3. There are different ideas about citizenship
In any staffroom around the country, there would be different ideas around the meaning of citizenship. For me, it’s about engaging with the community on a local, national, or even international level, and making a positive contribution, no matter how small.
Teachers naturally exemplify citizenship as they do this every day, in a multitude of ways. Te Tiriti gives us an invaluable opportunity to ask questions about the actions of people involved in a significant event through the lens of citizenship.
4. You don't need to be an expert
It's not necessary to be an expert on Waitangi Day or the events leading up to the signing of Te Tiriti to facilitate successful learning experiences. I found that the best learning experiences for my students were those where I learnt alongside them as a kaiarahi (facilitator).
Stepping back from being the person who held the knowledge was always a positive experience for me and resulted in the 'magic' that we seek as teachers. It was also a reminder of the brilliance of young minds when conditions are conducive to inquiry — with questioning, exploration, experimentation, and risk-taking at the fore.
5. An opportunity to explore your local area and make connections
Engaging with Te Tiriti also provides an opportunity to get out of the classroom and explore your local area. For example, visit sites of significance to local hapū and iwi, learn about signatories from your area and when they signed, and the impact of Te Tiriti on your community then and now.
Local connection, and seeing and doing really make learning stick for our students. I found that the mention of a 'trip' tended to help surface 'experts' in the community, and students were wonderful leverage to help persuade these people to be brave enough to share their experiences. What a perfect way to build Waitangi Day into your local curriculum as well as establish connections across your community!
6. Learn about values and key competencies too
Most schools have a set of values that they work hard to instil in their students. Signatories to Te Tiriti — both Māori and Pākehā — held strong values, and these can be explored in relation to Te Tiriti, identity, and citizenship. Two values central to Māori — whānaungatanga (building relationships and connections) and manaakitanga (caring for others) — are particularly relevant here.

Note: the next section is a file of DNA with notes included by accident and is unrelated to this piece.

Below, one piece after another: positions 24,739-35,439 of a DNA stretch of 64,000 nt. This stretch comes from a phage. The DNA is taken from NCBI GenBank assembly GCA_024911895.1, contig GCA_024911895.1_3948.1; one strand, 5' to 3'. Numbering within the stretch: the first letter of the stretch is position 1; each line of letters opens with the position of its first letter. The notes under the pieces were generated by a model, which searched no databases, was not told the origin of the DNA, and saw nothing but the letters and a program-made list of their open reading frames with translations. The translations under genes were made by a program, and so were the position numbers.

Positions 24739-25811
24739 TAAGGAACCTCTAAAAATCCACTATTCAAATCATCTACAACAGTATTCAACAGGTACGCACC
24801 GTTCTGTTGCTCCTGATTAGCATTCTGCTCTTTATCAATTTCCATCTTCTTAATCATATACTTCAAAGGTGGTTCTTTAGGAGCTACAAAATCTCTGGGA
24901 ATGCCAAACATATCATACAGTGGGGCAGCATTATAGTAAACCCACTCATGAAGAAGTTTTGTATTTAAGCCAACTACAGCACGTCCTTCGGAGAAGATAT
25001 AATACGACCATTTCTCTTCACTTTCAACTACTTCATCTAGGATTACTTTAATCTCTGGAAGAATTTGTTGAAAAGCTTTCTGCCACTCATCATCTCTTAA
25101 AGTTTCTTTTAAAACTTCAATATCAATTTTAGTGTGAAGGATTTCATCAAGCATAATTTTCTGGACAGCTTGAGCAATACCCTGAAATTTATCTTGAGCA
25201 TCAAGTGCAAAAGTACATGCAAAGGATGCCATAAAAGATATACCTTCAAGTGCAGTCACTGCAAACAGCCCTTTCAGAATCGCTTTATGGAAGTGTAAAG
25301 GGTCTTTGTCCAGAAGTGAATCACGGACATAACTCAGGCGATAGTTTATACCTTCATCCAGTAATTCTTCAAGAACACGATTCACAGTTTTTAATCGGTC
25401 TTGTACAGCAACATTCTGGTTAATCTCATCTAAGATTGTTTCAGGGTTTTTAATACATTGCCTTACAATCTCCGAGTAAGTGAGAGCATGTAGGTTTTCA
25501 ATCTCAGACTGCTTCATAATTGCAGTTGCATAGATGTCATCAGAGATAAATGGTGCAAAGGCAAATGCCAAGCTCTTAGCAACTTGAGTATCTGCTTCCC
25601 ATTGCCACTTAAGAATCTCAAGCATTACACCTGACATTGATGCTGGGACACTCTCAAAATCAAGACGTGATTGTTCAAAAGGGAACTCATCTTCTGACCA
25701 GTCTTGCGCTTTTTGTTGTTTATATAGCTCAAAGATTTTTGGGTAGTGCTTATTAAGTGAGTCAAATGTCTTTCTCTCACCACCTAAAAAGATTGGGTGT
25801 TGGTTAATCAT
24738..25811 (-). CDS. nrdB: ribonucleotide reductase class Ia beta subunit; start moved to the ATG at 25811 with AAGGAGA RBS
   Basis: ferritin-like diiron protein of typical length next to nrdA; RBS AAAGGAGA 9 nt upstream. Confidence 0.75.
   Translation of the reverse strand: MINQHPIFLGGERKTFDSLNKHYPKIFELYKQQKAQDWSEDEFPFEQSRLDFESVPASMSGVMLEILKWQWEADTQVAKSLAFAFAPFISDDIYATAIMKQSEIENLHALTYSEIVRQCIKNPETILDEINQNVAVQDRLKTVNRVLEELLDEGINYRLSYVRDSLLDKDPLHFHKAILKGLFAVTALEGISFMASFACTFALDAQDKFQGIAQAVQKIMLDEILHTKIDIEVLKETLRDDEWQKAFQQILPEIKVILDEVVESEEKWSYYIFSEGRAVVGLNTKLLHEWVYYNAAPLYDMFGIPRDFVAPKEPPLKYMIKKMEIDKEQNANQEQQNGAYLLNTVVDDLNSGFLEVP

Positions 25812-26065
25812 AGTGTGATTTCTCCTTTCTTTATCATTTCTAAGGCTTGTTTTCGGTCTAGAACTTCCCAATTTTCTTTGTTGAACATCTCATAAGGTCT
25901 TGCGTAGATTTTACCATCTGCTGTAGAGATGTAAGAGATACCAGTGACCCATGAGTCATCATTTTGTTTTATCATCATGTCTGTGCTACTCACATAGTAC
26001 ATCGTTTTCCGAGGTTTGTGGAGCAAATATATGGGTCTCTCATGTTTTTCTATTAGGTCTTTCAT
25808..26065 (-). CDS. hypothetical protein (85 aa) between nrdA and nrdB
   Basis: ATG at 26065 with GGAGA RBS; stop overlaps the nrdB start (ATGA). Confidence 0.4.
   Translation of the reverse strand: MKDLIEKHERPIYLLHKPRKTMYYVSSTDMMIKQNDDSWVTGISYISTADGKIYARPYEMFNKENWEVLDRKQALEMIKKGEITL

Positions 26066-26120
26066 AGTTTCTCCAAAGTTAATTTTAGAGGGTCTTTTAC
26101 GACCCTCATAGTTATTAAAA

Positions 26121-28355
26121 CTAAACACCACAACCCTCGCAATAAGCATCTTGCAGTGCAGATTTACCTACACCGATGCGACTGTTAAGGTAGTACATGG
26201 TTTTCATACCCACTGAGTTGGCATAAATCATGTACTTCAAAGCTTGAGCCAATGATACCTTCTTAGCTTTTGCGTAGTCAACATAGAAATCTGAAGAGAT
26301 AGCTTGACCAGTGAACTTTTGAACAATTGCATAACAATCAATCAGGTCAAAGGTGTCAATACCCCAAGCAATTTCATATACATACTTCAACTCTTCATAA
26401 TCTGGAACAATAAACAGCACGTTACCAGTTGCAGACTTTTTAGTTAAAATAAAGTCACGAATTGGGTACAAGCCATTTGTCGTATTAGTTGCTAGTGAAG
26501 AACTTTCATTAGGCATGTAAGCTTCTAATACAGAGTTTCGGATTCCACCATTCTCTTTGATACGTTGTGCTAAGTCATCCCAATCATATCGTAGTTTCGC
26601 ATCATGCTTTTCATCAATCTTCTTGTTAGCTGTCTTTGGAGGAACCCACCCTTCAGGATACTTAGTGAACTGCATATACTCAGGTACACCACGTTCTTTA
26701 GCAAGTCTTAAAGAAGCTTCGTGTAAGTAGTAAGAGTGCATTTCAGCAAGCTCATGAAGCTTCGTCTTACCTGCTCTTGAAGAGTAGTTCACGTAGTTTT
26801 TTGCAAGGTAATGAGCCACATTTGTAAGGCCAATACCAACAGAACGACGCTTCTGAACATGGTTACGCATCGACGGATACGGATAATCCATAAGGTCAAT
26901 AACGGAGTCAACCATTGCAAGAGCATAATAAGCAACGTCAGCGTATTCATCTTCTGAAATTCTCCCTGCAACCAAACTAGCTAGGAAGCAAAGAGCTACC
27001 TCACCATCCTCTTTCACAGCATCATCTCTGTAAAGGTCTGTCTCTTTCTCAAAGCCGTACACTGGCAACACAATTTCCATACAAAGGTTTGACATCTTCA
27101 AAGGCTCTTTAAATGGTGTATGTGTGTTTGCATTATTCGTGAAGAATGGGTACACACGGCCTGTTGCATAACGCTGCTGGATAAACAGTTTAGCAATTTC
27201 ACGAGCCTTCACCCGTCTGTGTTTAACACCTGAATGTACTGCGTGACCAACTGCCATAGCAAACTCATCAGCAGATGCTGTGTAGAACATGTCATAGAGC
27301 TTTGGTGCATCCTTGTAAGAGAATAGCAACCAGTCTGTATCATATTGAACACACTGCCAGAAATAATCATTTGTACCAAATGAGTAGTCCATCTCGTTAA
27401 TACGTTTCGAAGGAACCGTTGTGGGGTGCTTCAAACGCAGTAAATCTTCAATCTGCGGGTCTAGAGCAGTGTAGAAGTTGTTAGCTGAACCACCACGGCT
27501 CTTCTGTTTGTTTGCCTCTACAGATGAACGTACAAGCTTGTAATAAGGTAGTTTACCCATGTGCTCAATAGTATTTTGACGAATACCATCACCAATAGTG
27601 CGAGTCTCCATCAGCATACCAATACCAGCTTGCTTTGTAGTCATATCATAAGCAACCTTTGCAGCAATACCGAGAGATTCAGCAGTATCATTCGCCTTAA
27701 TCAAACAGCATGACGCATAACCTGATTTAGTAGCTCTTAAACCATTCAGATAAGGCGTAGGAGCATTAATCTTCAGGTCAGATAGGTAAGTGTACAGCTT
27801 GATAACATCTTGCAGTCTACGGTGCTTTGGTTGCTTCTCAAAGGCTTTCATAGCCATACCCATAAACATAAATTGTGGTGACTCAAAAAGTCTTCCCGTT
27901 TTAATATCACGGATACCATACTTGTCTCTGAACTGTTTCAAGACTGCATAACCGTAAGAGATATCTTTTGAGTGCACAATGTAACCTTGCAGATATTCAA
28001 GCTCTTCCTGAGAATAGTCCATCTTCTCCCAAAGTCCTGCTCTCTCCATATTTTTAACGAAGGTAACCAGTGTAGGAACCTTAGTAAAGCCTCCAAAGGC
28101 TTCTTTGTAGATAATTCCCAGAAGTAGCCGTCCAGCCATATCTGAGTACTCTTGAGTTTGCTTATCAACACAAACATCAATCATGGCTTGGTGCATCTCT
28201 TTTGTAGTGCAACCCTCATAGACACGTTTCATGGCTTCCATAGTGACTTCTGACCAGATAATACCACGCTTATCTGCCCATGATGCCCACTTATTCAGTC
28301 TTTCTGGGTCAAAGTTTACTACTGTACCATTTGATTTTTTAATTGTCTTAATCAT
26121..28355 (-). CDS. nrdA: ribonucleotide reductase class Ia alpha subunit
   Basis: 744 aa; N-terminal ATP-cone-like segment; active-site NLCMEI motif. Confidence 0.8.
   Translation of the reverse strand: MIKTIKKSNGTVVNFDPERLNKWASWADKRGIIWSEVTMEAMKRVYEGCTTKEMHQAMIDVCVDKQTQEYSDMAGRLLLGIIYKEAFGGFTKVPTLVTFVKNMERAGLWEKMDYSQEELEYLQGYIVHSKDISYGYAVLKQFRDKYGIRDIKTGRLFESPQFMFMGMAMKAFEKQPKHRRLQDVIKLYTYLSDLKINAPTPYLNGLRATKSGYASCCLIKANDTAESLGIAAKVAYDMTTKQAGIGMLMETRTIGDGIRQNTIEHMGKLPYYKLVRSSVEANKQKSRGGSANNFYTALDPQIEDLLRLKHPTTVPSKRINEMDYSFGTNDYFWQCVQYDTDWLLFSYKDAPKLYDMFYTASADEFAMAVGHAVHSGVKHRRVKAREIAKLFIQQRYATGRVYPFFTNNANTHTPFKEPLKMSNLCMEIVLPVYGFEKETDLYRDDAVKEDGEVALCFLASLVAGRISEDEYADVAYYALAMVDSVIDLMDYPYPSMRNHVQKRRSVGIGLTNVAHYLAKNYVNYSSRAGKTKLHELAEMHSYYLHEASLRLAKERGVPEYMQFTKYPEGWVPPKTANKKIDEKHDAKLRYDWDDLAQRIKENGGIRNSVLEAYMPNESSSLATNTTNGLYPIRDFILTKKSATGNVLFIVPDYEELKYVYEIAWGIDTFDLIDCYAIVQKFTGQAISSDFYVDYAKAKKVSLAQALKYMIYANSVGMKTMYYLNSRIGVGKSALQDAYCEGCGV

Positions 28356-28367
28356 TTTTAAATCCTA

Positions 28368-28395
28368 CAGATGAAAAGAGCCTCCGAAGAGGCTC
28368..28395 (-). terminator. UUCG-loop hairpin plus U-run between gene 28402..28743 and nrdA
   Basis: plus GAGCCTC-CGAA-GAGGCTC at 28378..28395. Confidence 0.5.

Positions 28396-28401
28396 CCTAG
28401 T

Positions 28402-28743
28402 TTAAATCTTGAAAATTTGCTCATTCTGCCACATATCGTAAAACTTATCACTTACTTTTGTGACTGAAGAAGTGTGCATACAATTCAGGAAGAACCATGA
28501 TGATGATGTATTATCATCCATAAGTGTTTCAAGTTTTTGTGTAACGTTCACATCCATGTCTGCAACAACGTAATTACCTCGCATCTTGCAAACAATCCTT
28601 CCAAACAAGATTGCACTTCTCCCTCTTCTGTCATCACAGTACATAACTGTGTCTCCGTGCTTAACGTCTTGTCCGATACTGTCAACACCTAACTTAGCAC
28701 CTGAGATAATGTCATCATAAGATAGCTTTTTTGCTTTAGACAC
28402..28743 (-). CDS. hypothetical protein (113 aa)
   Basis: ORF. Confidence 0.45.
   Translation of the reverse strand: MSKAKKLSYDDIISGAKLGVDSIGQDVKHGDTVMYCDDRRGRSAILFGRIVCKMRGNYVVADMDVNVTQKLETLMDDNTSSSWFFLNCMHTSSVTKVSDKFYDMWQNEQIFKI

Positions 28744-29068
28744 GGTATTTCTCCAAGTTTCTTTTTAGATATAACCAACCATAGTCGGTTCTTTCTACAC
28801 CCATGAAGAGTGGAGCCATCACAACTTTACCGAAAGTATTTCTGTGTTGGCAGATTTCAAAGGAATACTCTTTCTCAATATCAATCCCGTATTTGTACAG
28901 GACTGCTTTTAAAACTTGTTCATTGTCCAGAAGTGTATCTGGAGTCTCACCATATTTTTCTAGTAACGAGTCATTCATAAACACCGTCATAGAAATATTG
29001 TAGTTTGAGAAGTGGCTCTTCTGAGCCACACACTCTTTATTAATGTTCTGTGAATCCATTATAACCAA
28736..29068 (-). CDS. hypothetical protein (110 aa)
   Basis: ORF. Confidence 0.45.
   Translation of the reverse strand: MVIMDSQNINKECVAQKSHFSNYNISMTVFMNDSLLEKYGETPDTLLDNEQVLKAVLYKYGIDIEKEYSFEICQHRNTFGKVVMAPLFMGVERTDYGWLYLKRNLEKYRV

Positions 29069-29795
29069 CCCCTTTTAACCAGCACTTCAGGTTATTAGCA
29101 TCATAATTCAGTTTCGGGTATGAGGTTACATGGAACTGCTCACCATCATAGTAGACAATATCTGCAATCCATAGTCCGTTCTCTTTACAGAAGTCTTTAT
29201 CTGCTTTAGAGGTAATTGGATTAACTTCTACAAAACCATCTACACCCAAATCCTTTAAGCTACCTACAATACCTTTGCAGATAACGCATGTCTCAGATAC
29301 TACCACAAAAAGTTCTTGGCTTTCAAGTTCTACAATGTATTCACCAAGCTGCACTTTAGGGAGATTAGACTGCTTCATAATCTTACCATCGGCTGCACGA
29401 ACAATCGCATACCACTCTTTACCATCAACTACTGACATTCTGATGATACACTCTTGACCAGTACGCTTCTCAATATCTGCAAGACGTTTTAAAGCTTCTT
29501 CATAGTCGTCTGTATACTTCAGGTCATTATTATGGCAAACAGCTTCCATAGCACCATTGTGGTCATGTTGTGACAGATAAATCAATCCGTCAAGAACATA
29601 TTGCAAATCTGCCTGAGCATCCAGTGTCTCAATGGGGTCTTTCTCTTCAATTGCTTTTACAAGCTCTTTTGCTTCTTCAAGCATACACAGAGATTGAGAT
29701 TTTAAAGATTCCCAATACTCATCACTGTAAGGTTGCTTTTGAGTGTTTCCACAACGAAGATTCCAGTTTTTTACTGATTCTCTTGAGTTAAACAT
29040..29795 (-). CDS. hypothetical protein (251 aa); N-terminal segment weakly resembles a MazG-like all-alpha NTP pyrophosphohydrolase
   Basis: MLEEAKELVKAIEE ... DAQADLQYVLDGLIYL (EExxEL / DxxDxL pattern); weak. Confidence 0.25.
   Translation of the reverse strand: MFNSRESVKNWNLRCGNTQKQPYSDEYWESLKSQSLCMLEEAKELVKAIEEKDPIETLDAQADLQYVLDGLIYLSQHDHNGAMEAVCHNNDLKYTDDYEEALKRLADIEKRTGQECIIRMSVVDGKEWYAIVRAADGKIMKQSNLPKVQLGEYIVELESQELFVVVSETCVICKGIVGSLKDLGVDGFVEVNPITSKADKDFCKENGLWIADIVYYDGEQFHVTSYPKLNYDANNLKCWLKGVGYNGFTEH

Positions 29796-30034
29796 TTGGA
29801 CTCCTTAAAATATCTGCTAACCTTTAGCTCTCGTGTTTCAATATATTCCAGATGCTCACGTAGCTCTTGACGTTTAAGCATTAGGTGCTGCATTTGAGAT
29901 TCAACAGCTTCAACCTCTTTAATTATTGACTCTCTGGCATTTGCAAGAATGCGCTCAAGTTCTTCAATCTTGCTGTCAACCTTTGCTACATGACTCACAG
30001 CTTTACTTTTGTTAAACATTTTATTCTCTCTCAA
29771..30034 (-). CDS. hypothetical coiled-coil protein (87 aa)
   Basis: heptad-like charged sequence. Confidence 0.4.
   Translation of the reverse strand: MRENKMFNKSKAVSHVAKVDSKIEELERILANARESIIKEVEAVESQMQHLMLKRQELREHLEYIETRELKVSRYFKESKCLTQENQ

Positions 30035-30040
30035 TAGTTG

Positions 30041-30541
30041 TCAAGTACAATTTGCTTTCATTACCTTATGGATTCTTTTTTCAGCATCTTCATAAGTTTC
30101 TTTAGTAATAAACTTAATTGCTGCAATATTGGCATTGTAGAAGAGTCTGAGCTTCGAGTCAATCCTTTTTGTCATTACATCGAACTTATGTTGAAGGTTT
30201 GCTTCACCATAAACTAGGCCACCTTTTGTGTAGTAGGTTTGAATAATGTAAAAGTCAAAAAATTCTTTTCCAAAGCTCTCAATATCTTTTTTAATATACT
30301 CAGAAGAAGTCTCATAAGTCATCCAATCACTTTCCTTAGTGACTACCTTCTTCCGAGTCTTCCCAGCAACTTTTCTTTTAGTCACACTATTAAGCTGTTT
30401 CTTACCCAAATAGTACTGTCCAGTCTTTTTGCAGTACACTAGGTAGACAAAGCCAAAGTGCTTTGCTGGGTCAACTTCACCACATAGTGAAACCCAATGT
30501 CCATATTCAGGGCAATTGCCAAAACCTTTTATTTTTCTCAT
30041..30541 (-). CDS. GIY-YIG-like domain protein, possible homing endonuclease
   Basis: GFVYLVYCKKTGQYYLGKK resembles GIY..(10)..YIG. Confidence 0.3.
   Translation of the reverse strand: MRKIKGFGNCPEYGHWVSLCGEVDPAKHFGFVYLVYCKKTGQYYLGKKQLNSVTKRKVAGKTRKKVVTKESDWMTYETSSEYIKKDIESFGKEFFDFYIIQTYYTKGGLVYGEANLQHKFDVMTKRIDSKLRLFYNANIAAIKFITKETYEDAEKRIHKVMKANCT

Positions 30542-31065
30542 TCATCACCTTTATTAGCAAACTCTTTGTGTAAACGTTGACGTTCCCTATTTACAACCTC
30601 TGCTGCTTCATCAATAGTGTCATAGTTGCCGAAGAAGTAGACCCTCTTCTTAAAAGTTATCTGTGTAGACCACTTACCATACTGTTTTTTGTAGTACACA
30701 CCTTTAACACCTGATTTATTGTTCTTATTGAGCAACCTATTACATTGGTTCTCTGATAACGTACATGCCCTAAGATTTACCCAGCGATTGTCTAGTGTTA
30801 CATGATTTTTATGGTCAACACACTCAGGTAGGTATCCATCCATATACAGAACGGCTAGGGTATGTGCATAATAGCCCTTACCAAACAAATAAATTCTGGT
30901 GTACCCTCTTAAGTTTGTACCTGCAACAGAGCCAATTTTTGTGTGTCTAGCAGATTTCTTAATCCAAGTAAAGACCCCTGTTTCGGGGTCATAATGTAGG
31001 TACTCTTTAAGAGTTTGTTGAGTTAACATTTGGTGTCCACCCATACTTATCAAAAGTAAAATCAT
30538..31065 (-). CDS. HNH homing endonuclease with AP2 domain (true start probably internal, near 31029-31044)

The New Zealand Curriculum says: 'Through their learning experiences, students will develop their ability to:
- express their own values
- explore, with empathy, the values of others
- critically analyse values and actions based on them
- discuss disagreements that arise from differences in values and negotiate solutions
- make ethical decisions and act on them.'
Alongside values, I've always felt that the key competencies are the real ‘gold’ in the curriculum. We want to encourage competencies/life skills/capabilities (whatever name we choose to give them) in our students because we know this will assist them on their journey to developing vitally important social awareness. And from there, everything else has a better chance of falling in to place, including citizenship.
If I were back in the classroom this year, I'd try using the competencies as a framework for exploring Te Tiriti. For example:
- Thinking: What would it have been like for Māori to make sense of the Treaty and how did this affect their decision making?
- Using language, symbols, and texts: In what ways did the signatories communicate their ideas? How important was communication in the Treaty process?
- Managing self: What strategies do you think the signatories may have used to cope with the challenges of the Treaty process? What sort of attitude do you think they would have needed?
- Relating to others: How important do you think listening was during the Treaty process? How did signatories work together to find consensus?
- Participating and contributing: Did 'sense of belonging' have an impact on the decision-making of signatories? Were there rights, roles, and responsibilities to balance?